INTRODUCTION: URANIUM LAMP!
It’s been quite a while since I last made an Instructable. But I recently built something that made me come out of retirement. Then I noticed the indoor lighting contest and knew the planets had aligned. Ok lets go.
I came across uranium glass somewhere along my travels. It fascinated me and I had to have some. My taste is eclectic. I like things with bells and whistles. I like things with gears and pulleys, electronic doodles, fire and flashing lights. And I like things that shine. Uranium glass glows under UV light. I’ll say “glow” because it’s easier to write, but what we’re actually showing here is fluorescence. Knowing the difference isn’t necessary for this Instructable, but it’s worth learning if for no other reason than to correct people at parties. They will love it!
In this Instructable, we will construct a lamp that uses the fluorescent properties of uranium to indirectly illuminate a room. Instead of the LEDs lighting up the room, the light from the LEDs will hit the uranium atoms in the glass and cause those atoms to emit light of a completely different wavelength. This is our uranium lamp!
Full disclosure: I’ve already built this. I don’t have pictures of the process of putting it together. You will notice that all the images are taken after the fact. Normally, this would disqualify the project as an Instructable option for me. I’m just not a fan of them. However, this build is so simple and the concept so easily and necessarily adaptable to your individual parts that I believe it will not suffer from a lack of step-by-step pictures. In other words, if you decide to recreate this Instructable, your finished product will almost certainly end up looking and possibly functioning differently enough that more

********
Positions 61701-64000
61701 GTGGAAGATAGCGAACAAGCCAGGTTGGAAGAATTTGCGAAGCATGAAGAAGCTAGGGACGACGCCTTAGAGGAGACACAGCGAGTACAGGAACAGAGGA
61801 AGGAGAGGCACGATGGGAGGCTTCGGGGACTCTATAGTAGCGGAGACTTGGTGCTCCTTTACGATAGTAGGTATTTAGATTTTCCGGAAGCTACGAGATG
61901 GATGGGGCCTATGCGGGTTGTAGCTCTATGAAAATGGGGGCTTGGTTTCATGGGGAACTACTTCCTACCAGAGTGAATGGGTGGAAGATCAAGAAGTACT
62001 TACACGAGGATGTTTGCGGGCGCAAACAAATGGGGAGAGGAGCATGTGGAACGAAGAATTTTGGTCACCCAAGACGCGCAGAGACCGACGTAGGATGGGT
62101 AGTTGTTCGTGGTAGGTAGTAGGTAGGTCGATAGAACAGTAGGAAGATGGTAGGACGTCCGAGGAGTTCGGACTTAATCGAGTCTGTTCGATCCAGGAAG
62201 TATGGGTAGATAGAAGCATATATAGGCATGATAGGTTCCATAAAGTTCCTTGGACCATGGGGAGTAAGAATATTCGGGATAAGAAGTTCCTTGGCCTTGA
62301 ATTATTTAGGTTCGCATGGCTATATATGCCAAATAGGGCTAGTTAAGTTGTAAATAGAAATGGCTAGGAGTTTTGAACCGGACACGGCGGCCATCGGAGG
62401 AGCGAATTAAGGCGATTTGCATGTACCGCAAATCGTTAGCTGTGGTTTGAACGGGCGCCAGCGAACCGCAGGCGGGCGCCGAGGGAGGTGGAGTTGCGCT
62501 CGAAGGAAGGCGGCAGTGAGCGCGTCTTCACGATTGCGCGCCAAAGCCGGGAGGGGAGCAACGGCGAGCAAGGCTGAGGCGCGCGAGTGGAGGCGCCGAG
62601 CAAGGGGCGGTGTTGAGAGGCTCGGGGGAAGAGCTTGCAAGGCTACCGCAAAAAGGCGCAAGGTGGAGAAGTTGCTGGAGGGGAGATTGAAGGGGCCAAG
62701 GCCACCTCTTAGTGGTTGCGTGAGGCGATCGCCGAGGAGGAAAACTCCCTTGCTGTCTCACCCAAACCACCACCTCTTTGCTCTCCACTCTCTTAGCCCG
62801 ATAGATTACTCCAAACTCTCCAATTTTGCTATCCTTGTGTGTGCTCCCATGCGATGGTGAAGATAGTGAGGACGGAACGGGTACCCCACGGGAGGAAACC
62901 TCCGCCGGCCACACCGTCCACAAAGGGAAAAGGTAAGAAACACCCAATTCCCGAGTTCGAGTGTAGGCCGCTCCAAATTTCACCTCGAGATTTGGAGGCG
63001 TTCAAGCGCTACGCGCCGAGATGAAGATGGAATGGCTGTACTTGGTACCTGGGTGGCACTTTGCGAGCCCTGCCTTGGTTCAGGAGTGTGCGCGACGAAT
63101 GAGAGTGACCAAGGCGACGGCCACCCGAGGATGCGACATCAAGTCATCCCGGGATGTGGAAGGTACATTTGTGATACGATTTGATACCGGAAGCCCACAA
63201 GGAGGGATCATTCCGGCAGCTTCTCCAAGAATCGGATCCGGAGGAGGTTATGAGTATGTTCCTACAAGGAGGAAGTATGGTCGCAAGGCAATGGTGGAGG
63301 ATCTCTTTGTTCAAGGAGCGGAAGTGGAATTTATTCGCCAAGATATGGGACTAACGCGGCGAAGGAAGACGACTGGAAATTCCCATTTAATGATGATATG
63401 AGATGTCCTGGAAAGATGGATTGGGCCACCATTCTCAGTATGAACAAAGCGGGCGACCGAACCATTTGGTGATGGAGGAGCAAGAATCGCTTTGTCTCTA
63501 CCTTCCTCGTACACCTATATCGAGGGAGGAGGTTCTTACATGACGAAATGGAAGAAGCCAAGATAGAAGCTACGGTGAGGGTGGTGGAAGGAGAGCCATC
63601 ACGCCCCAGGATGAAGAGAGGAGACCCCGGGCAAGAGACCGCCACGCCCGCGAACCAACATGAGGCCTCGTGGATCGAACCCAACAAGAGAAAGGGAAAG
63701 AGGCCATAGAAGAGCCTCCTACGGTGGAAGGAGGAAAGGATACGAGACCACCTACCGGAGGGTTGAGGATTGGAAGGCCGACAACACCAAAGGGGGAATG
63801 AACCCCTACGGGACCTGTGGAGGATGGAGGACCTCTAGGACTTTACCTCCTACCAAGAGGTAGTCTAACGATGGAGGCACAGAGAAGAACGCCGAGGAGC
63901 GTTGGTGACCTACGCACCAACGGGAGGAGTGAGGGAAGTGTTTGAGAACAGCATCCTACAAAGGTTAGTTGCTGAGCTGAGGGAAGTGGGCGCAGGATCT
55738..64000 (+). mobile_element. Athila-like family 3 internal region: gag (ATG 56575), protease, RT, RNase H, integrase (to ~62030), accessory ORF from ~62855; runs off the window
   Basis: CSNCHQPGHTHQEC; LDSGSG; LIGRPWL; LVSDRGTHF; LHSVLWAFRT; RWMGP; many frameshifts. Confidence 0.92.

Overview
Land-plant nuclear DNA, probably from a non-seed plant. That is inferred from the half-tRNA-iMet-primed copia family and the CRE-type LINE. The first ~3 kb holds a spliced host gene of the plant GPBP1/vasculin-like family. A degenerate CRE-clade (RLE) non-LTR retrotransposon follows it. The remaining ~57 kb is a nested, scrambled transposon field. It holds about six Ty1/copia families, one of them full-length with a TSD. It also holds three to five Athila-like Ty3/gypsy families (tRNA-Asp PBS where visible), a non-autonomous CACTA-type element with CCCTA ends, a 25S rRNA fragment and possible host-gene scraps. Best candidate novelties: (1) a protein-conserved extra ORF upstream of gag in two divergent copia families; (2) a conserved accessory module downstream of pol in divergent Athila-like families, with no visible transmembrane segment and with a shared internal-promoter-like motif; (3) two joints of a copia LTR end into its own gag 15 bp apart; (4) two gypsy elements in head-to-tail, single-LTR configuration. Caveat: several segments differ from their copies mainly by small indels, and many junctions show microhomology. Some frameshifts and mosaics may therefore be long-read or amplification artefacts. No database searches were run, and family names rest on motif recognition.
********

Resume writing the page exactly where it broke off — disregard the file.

detailed pictures of my actual process would be of limited benefit. This will make more sense when we start assembling our lamp.
Uranium glass (also known as depressed glass or vaseline glass – among others) is a glass with a small amount of uranium, which gives it a distinct color (hence the name vaseline glass) and also a very distinct greenish glow when exposed to ultraviolet light. It is known to have been used since AD 79. So in addition to sewage, agriculture, education, roads, bridges and aqueducts, the Romans also gave us uranium glass. But other than that, what did the Romans ever do for us?
There are quite a few people who collect these things and it’s worth reading a bit more about. If you’re curious, here are a few links that I found particularly interesting. There’s a bit of history, as well as information on how to find it and safety concerns, in case you’re worried about uranium lying around the house. This one is from CollectorsWeekly.com and this one is from Oak Ridge Associated Universities.
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